Young manages to find Siegel — who wrote more than 250 industrials — before the composer died, and it’s touching to watch them seated at Siegel’s piano, singing the lyrics to “The Distributors.” Young gets along so well with Hank Beebe (“Diesel Dazzle”) that they wrote the film’s closing number together, staged in grand Technicolor style with all the friends he has met through this crazy journey into way-off-Broadway history. It all speaks to an era when salespeople dedicated their entire lives to a company like Chevrolet, which might repay that loyalty by shelling out $3 million for a one-off musical — compared to less than $500,000 to launch a show like “My Fair Lady.” It’s high time this unsung phenomenon reached the public’s ears.

Film Review: 'Bathtubs Over Broadway'

Reviewed at Tribeca Film Festival, April 22, 2018. Running time: 87 MIN.

Production: (Documentary) A Focus Features release of a Producers: Amanda Spain, Dava Whisenant, Susan Littenberg. Executive producers: Dan Cogan, Jenny Raskin, Jason Blum, David Letterman, Daniel J. Chalfen, Marci Wiseman, Jeremy Gold, Charles Layton. Co-producer: Ozzy Inguanzo.

Crew: Director: Dava Whisenant. Writers: Ozzy Inguanzo, Whisenant. Camera (color, HD): Natalie Kingston, Nick Higgins. Editor: Whisenant. Music: Anthony DiLorenzo, Steve Young, Hank Beebe. Animation: Anton Goddard, Syd Garon, Christopher Kirk.

With: Steve Young, Sid Siegel, Hank Beebe, David Letterman, Chita Rivera, Martin Short, Susan Stroman, Sheldon Harnick, Jello Biafra.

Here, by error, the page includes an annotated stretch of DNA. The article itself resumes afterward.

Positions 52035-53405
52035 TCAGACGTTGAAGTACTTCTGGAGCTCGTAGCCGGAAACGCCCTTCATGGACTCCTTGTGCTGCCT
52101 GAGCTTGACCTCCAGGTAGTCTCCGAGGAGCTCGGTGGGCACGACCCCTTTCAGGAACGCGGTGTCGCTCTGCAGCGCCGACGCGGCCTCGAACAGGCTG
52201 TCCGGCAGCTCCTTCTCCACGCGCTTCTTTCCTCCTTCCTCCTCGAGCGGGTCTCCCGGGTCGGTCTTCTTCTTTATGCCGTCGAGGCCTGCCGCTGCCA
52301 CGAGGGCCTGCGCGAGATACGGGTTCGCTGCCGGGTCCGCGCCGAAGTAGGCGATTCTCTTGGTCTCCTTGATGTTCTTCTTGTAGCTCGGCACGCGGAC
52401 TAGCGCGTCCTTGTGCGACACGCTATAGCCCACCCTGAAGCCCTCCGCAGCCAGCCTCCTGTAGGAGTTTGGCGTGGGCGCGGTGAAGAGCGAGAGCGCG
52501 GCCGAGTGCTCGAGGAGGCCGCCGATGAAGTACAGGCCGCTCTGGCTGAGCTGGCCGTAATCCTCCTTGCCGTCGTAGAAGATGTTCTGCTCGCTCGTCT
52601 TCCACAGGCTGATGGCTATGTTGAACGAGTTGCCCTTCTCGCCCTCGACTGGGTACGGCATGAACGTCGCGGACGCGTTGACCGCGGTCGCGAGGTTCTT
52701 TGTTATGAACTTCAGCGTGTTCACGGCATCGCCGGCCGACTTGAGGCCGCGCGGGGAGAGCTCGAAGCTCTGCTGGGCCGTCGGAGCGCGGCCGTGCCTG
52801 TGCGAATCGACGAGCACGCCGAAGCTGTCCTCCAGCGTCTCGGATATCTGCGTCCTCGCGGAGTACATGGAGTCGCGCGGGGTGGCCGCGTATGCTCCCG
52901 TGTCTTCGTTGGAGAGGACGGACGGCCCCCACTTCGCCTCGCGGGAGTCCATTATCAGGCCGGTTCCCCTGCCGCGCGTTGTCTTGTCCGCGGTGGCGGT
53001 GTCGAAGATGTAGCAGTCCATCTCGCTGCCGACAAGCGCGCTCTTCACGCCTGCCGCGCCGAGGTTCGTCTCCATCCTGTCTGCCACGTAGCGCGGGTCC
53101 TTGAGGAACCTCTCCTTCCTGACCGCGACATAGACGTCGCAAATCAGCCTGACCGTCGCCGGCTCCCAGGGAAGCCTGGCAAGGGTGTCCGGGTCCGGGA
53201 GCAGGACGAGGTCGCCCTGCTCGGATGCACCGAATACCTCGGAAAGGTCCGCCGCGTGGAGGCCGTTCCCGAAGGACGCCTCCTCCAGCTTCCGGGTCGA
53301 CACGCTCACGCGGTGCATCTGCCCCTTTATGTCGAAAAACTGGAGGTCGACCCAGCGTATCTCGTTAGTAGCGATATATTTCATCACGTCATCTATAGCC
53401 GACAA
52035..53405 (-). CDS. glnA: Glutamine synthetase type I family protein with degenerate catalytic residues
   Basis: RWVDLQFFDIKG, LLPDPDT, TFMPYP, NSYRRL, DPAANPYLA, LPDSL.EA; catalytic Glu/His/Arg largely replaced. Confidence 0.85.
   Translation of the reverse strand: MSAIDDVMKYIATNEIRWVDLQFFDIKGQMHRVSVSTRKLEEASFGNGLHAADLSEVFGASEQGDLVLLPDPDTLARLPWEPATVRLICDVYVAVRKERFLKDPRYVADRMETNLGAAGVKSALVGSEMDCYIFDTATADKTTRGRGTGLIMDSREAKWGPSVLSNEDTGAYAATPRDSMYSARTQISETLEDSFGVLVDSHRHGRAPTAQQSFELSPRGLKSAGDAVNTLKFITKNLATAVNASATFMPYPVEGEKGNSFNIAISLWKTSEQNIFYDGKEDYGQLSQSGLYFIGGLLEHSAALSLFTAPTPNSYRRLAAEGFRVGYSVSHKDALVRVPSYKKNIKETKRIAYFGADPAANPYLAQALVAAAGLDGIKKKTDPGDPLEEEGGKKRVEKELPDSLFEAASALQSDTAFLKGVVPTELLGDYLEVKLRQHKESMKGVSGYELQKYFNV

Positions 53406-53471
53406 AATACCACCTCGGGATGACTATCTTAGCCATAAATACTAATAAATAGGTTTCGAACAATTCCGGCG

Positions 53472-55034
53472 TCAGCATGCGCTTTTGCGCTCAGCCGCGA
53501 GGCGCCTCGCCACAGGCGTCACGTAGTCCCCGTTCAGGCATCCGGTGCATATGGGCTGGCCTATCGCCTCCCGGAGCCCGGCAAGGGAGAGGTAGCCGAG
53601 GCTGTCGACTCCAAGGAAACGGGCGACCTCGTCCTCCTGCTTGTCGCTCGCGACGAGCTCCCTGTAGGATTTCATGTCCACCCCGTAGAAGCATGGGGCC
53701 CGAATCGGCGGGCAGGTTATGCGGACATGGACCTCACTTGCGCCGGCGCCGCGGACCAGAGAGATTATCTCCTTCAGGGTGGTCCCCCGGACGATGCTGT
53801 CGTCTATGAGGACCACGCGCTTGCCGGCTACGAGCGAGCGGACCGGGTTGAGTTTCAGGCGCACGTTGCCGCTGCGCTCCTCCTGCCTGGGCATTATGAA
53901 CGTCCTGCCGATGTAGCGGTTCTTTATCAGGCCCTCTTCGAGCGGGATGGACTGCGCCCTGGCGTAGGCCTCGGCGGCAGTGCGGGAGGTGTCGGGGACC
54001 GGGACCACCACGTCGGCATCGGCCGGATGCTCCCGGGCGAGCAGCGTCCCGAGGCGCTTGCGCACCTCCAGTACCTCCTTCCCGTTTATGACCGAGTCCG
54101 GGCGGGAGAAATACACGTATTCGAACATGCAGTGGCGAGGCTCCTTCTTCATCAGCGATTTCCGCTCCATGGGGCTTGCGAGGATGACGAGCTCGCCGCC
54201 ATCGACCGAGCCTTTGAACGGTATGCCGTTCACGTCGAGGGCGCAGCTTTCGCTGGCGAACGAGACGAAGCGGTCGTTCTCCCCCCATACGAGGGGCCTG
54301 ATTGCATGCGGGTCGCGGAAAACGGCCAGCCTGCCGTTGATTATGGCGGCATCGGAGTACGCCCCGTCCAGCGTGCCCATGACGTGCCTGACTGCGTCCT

More Film

  • Beijing Festival Unveils 'Max Max,' 'Bourne'

    Beijing Festival Unveils 'Max Max,' 'Bourne,' Kurosawa Screening Series

    The upcoming Beijing International Film Festival will give space to high profile Hollywood franchise movies with screenings of all films in both the “Mad Max” and “Bourne Identity” series. Classic Hollywood fare will also feature prominently in a line-up that, as usual, features an eclectic grab bag of titles. The local government-backed festival opens April [...]

  • J.R. “Bob” Dobbs and the Church

    SXSW Film Review: 'J.R. “Bob” Dobbs and the Church of the SubGenius'

    Like 8mm films of 1960s “happenings” or videos of 1970s performance art, “J.R. ‘Bob’ Dobbs and the Church of the SubGenius” chronicles a cultural footnote that perhaps should be filed under the heading You Had to Be There. The satirical-absurdist “religion” founded by some Texans actually caught fire among hipsters in the 1980s, influencing some [...]